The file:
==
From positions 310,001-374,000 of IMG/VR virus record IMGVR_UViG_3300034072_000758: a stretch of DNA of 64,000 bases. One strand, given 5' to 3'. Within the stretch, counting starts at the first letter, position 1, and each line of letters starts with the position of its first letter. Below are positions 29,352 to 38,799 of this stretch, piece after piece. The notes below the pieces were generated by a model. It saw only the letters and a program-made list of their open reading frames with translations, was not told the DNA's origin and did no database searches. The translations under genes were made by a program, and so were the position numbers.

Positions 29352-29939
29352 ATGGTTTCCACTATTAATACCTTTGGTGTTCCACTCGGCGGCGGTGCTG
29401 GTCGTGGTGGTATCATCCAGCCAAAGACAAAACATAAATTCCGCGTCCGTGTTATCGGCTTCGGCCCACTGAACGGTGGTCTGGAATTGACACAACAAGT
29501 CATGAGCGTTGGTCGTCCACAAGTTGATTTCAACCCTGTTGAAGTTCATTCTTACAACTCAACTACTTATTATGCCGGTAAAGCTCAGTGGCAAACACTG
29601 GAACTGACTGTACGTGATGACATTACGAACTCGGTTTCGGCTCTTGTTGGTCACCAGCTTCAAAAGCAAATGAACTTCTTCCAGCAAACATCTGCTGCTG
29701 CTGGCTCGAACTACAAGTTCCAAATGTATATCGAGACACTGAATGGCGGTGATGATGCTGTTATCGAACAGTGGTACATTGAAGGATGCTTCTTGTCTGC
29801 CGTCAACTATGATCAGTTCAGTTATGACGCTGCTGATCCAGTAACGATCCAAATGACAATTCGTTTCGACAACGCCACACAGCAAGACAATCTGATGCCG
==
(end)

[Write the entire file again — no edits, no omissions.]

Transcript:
From positions 310,001-374,000 of IMG/VR virus record IMGVR_UViG_3300034072_000758: a stretch of DNA of 64,000 bases. One strand, given 5' to 3'. Within the stretch, counting starts at the first letter, position 1, and each line of letters starts with the position of its first letter. Below are positions 29,352 to 38,799 of this stretch, piece after piece. The notes below the pieces were generated by a model. It saw only the letters and a program-made list of their open reading frames with translations, was not told the DNA's origin and did no database searches. The translations under genes were made by a program, and so were the position numbers.

Positions 29352-29939
29352 ATGGTTTCCACTATTAATACCTTTGGTGTTCCACTCGGCGGCGGTGCTG
29401 GTCGTGGTGGTATCATCCAGCCAAAGACAAAACATAAATTCCGCGTCCGTGTTATCGGCTTCGGCCCACTGAACGGTGGTCTGGAATTGACACAACAAGT
29501 CATGAGCGTTGGTCGTCCACAAGTTGATTTCAACCCTGTTGAAGTTCATTCTTACAACTCAACTACTTATTATGCCGGTAAAGCTCAGTGGCAAACACTG
29601 GAACTGACTGTACGTGATGACATTACGAACTCGGTTTCGGCTCTTGTTGGTCACCAGCTTCAAAAGCAAATGAACTTCTTCCAGCAAACATCTGCTGCTG
29701 CTGGCTCGAACTACAAGTTCCAAATGTATATCGAGACACTGAATGGCGGTGATGATGCTGTTATCGAACAGTGGTACATTGAAGGATGCTTCTTGTCTGC
29801 CGTCAACTATGATCAGTTCAGTTATGACGCTGCTGATCCAGTAACGATCCAAATGACAATTCGTTTCGACAACGCCACACAGCAAGACAATCTGATGCCG